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March 29, 2022

'3D mammography' results in fewer false positives, according to a new study

Daily Briefing

    Breast cancer screening with digital breast tomosynthesis (DBT), also known as "3D mammography," resulted in a 6.7% lower chance of a false positive result than standard digital mammography—however, half of women will still experience a false positive result over a decade of annual screening, according to a new study published Friday in JAMA Network Open.

    Study details and key findings

    For the study, researchers analyzed data from screening examinations conducted at 126 radiology facilities in the Breast Cancer Surveillance Consortium from January 2005 to December 2018. Their analysis included 903,495 women between the ages of 40 and 79, with an average age of 57.6 years. Throughout the study, participants received nearly 3 million screening examinations.

    Of the exams included in the study, 71.8% were annual screening mammograms, 16.8% were biennial screening mammograms, and 11.4% were triennial or longer screenings. In total, 15% of the exams were conducted with DBT.

    For annual screenings, the 10-year cumulative probability of experiencing at least one false positive result was lower with DBT than with digital mammography for all outcomes: 49.6% versus 56.3% for recall, 16.6% versus 17.8% for short-interval follow-up recommendation, and 11.2% versus 11.7% for biopsy recommendation, respectively.

    With biennial screening, researchers found that the risk of at least one false positive recall over 10 years was significantly lower, no matter the screening modality. The cumulative recall rate for DBT was 35.7% compared with 38.1% for digital mammography with biennial screening.

    Notably, the probability of cumulative false positive recall decreased with increasing age—with the highest cumulative rates occurring in women ages 40 to 49 undergoing annual screening.

    In addition, the probability of a false positive recall also declined with decreasing breast density—with estimated probabilities of a false positive recall after 10 years of 67.3% among women with very dense breasts, and 31% among women with entirely fatty breasts.

    Ultimately, with annual screening, the 10-year cumulative probability of experiencing at least one false positive recall was 6.7% lower for DBT than standard digital mammography, according to Diana Miglioretti, a lead author of the study and division chief of biostatistics at University of California, Davis's department of public health sciences.

    Still, despite the lower probability of false positives with DBT, the "growing availability of DBT does not substantially change the likelihood that women will experience a false-positive result over years of regular mammograms: with annual screening, about half of women undergoing screening with DBT will experience at least 1 false-positive recall," said Lydia Pace of Brigham and Women's Hospital.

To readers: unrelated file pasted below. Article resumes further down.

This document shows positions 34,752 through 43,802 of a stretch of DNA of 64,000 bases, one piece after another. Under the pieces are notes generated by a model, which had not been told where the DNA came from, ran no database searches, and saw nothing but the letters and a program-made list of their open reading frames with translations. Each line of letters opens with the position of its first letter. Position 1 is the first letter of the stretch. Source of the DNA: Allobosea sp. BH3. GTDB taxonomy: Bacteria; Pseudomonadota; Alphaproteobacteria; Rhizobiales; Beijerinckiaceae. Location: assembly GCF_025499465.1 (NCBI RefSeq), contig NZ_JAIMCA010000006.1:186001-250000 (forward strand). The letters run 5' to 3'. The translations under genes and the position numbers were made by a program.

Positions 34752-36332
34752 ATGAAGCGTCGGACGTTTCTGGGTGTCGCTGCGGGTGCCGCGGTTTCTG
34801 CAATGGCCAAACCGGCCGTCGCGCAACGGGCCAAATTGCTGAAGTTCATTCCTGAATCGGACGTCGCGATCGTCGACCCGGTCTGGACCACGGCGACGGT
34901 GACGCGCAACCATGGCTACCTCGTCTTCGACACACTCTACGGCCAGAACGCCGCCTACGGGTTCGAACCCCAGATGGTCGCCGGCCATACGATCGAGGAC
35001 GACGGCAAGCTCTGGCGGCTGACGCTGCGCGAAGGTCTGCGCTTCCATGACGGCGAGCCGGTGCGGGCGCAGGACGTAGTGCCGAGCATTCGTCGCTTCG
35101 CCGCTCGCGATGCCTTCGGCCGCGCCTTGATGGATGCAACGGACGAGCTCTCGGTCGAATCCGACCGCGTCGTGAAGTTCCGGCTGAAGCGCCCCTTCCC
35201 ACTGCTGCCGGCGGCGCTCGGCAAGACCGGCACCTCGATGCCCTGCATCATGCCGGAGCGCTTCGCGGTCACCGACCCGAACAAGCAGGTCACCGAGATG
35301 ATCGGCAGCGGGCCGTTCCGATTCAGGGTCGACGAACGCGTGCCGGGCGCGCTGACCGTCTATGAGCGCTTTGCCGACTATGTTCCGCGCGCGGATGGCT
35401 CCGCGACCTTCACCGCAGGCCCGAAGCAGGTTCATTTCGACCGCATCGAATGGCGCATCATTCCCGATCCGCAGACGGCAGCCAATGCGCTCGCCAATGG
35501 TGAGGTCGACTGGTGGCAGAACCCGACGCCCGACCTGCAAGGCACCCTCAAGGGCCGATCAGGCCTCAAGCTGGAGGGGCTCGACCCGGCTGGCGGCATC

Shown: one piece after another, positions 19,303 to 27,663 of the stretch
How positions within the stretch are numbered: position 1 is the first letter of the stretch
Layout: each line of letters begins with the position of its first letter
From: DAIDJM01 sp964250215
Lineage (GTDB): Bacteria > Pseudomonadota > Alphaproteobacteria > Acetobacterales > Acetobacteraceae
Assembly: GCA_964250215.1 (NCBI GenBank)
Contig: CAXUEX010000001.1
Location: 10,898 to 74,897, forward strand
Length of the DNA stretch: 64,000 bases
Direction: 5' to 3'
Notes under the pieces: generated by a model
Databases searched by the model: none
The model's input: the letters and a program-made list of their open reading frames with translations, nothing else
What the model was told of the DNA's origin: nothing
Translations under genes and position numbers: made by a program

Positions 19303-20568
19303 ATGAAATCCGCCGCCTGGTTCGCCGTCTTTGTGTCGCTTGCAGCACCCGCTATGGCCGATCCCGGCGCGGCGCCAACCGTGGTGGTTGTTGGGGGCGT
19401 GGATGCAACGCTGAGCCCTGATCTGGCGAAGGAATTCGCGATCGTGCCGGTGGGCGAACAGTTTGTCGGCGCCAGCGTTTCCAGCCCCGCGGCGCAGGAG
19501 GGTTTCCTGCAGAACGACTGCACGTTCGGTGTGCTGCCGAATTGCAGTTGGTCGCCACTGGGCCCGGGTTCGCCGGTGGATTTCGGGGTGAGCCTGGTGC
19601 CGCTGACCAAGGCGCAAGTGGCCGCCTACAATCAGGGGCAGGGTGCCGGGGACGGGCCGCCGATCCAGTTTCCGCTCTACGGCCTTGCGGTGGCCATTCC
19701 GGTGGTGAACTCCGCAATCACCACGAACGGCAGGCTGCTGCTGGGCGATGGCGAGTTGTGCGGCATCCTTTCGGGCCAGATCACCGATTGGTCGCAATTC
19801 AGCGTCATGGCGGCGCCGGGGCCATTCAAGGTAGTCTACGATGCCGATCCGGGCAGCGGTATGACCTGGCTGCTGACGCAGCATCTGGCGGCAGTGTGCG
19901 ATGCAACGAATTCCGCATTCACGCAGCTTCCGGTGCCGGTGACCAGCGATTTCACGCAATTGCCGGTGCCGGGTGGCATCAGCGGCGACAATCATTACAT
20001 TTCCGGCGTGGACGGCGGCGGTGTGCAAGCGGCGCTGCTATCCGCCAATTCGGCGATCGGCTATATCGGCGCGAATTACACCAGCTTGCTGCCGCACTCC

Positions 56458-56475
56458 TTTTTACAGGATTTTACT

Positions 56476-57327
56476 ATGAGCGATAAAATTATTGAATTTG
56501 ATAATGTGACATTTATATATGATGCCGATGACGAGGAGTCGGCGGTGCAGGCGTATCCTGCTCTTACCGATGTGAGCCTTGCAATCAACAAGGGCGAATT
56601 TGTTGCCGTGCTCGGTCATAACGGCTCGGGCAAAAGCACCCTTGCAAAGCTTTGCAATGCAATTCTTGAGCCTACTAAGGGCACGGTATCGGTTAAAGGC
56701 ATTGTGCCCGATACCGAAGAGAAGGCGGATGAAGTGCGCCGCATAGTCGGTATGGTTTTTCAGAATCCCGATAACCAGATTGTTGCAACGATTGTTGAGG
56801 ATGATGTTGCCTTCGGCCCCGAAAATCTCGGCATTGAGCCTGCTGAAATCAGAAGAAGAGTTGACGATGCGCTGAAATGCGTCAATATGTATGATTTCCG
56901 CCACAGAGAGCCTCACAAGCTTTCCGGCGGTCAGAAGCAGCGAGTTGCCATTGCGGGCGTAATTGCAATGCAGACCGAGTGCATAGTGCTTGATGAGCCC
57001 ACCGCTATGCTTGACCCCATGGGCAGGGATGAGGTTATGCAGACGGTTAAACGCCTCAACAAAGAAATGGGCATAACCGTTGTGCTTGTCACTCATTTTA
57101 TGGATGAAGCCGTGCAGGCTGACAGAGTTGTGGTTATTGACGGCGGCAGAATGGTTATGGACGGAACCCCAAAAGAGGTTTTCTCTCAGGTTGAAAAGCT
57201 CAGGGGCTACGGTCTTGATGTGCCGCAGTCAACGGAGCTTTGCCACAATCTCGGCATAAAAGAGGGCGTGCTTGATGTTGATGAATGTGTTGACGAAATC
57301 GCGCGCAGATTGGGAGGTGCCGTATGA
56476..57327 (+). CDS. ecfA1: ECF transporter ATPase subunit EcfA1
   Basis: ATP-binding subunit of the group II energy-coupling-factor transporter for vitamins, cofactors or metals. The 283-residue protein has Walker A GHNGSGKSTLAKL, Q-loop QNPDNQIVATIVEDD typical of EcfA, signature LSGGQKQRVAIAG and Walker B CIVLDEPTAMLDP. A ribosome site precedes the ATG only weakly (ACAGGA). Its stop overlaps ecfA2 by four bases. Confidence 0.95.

While the comparable reduction may seem "modest," Miglioretti and her colleagues wrote in the study, the 6.7% reduction alone "equates to many thousands of individuals in absolute numbers, especially for annual screening, which is the dominant practice in the U.S."

    "Whenever you're called back for an additional workup, it's very stressful because women think they may have cancer," said Miglioretti.

    "Often it may take days to even weeks to get that resolved," she added. "The main thing is we want to alleviate women's anxiety over these false positives and understand they are very common."


    False positives have been a longstanding problem. However, "3D mammography" has been promoted by hospitals, doctors, and some patient groups for its ability to provide better images—and previous studies have similarly suggested DBT results in fewer false positives, Axios reports.

    In a commentary of the study, Pace noted that although false positives are associated with heightened anxiety, inconvenience, and expense, "more information is needed to understand the association of DBT with overdiagnosis, which is the more clinically important harm of screening."

    Currently, Miglioretti's team is studying the risk factors associated with getting called back for additional imaging.

    "If we can identify women, like younger women, women with dense breasts at higher risk of being recalled, we can have the radiologist read the mammogram while she waits so that she can get any additional workup that day. That greatly reduces women's anxiety because they don't get this call saying, 'We need you to come in for additional imaging,'" Miglioretti said.

    Ultimately, Pace noted that the study serves as a reminder that even in practices that routinely use DBT, physicians should always warn patients that false positive results are a possibility. (Bassett, MedPage Today, 3/25; Reed, Axios, 3/25;  Ho et al., JAMA Network Open, 3/25)

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